House of Lords
The Claimant arranged a replacement car from a credit hire company whilst her vehicle was being repaired. However, the Defendant's insurers refused to pay the hire charges on the basis that:
- the hire agreement had not been prepared in accordance with the Consumer Credit Act 1974 (‘the Act') and was therefore unenforceable; and
- the charges of £364.63 for an 8 day period of hire were unreasonable.
The Claimant was provided with credit in that the payment of the hire charges was deferred until the conclusion of her case and therefore, as a personal credit agreement, it was a ‘regulated agreement' within the meaning of ‘the Act'. The Claimant's and hirer's agreement did not contain all of the ‘prescribed terms', and therefore it was unenforceable. As the agreement was unenforceable the Claimant had no liability to the credit hirer and therefore the hire charges could not be recovered from the Defendant's insurer. Once this point was conceded, it was then argued, on behalf of the Claimant/credit hirer, that the Claimant had been unjustly enriched because she had had the use of the car for nothing and consequently she should be required to pay the hire charges. If the Court had agreed then as this was a liability caused as a result of the accident and the hire charges could be recovered from the Defendant's insurers. However, this was dismissed on the basis that to accept this argument would be inconsistent with the purposes of ‘the Act'. Parliament intended that if a consumer credit agreement was not executed correctly then the debtor should not have to pay, and this meant that Parliament had contemplated the debtor might be enriched.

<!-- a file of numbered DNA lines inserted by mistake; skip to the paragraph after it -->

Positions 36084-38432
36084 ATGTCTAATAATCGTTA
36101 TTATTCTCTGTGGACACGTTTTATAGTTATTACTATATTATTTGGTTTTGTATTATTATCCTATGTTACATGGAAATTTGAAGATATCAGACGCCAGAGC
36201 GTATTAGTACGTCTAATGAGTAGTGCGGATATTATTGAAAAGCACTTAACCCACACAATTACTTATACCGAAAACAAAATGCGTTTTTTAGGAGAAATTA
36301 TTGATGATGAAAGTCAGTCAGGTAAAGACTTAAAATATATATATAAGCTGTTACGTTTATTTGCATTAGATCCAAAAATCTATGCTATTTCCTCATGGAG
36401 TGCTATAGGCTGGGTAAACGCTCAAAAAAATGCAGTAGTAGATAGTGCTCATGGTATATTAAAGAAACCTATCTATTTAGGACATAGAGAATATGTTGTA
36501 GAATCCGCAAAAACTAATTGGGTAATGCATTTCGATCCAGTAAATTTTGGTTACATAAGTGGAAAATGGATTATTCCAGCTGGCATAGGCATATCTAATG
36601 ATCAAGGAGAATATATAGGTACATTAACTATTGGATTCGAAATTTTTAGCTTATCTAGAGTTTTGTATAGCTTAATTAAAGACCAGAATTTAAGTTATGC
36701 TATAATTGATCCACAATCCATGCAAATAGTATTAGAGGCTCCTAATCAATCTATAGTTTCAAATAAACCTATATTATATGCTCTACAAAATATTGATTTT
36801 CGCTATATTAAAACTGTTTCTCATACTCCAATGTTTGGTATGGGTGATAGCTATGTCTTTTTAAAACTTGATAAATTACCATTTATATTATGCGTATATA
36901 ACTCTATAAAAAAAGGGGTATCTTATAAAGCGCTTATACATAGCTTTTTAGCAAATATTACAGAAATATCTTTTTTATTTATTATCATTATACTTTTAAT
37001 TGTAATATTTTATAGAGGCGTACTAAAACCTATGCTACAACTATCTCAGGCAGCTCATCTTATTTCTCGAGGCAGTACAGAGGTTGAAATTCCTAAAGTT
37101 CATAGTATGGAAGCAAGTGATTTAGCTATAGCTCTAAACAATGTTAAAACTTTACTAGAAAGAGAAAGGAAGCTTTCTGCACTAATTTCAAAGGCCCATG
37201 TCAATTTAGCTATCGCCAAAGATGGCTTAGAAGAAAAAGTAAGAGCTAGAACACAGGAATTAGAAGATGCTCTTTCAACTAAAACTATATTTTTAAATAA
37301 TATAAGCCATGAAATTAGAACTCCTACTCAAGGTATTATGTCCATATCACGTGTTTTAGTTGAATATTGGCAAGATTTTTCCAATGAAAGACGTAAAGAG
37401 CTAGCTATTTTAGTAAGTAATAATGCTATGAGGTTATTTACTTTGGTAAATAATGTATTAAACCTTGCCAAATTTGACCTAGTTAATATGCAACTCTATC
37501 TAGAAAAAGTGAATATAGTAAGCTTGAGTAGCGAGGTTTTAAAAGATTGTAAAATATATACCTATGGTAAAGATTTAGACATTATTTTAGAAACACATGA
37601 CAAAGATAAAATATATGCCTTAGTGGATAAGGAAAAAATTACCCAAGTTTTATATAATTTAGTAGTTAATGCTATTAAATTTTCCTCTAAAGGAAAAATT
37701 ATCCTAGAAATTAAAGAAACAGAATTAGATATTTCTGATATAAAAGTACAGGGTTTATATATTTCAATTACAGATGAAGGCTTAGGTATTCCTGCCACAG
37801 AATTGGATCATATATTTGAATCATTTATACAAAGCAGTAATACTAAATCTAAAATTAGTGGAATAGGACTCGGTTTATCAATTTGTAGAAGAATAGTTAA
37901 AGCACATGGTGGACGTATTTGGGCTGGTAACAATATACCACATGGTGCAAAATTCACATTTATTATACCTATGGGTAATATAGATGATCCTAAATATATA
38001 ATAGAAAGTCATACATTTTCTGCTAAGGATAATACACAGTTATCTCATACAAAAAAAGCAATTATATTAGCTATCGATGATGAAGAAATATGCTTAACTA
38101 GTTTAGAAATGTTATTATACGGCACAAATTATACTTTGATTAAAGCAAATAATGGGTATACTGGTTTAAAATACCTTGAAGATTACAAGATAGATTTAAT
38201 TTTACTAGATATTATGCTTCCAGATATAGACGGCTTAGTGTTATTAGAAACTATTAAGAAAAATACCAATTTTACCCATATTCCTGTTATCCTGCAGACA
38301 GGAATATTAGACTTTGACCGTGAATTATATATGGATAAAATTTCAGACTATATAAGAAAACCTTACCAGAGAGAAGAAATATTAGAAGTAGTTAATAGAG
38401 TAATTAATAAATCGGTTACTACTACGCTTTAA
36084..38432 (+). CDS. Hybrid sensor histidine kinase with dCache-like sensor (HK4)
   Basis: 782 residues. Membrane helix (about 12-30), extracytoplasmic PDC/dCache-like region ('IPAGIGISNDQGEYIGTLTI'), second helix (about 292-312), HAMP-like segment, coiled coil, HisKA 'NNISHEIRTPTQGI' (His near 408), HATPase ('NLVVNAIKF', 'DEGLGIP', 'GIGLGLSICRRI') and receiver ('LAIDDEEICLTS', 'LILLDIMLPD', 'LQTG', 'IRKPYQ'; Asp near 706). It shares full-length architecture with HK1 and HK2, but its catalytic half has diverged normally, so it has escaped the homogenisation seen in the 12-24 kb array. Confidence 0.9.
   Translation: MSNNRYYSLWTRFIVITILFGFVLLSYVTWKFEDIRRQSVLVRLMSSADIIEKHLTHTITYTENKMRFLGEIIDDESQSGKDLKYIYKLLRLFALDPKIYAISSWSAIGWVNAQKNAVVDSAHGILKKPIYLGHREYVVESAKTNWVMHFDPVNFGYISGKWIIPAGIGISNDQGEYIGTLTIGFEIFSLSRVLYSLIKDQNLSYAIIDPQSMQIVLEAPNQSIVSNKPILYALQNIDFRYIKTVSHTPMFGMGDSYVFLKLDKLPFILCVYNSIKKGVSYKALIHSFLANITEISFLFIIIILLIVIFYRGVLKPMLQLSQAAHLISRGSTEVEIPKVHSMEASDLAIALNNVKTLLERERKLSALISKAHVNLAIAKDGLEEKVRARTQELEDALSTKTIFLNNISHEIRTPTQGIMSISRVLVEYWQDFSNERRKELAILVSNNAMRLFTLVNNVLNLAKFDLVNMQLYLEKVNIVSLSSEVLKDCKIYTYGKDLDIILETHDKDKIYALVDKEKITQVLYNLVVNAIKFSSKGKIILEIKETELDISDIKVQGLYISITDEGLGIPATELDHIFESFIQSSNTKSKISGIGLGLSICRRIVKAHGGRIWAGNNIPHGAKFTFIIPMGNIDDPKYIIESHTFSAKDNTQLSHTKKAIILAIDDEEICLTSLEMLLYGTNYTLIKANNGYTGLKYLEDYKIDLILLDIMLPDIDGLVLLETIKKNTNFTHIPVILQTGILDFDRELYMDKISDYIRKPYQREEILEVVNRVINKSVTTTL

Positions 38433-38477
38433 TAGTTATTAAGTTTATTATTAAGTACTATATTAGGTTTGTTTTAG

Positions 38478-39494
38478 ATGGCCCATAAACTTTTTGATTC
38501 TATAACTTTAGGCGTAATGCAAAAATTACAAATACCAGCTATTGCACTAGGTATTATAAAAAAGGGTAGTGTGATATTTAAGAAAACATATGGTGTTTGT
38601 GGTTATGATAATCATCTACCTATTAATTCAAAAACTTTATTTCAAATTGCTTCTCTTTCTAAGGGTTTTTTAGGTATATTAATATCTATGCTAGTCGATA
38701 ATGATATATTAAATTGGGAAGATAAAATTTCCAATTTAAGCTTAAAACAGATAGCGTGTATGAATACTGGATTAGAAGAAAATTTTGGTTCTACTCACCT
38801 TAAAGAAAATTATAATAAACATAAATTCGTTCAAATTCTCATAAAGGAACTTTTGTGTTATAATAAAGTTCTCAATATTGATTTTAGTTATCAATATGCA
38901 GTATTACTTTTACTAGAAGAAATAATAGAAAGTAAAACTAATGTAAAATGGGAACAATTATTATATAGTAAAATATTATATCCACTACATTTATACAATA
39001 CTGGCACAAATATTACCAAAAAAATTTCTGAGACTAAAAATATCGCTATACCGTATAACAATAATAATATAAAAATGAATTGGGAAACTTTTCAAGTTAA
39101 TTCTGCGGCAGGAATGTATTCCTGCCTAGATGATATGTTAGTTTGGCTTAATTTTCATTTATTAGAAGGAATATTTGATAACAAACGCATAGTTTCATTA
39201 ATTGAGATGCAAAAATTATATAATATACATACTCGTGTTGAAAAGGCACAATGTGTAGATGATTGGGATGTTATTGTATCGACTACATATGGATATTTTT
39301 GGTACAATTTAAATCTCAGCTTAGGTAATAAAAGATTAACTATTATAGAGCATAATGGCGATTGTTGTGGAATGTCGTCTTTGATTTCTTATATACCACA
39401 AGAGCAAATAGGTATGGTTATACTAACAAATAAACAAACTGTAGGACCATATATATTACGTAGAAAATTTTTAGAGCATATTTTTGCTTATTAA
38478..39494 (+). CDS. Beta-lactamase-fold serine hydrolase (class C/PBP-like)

- On the basis of the above findings, no specific judgment was required on the amount of the hire charges however comment was made, in obiter, as the point was of general importance to credit hire companies and insurance companies. By a majority, it was stated that a Claimant could not recover any additional fee applied by the credit hire company, on the basis of any additional services provided, e.g. providing credit. Therefore, the damages recoverable for loss of use are limited to the ‘spot rates' quoted by ordinary car hire companies.
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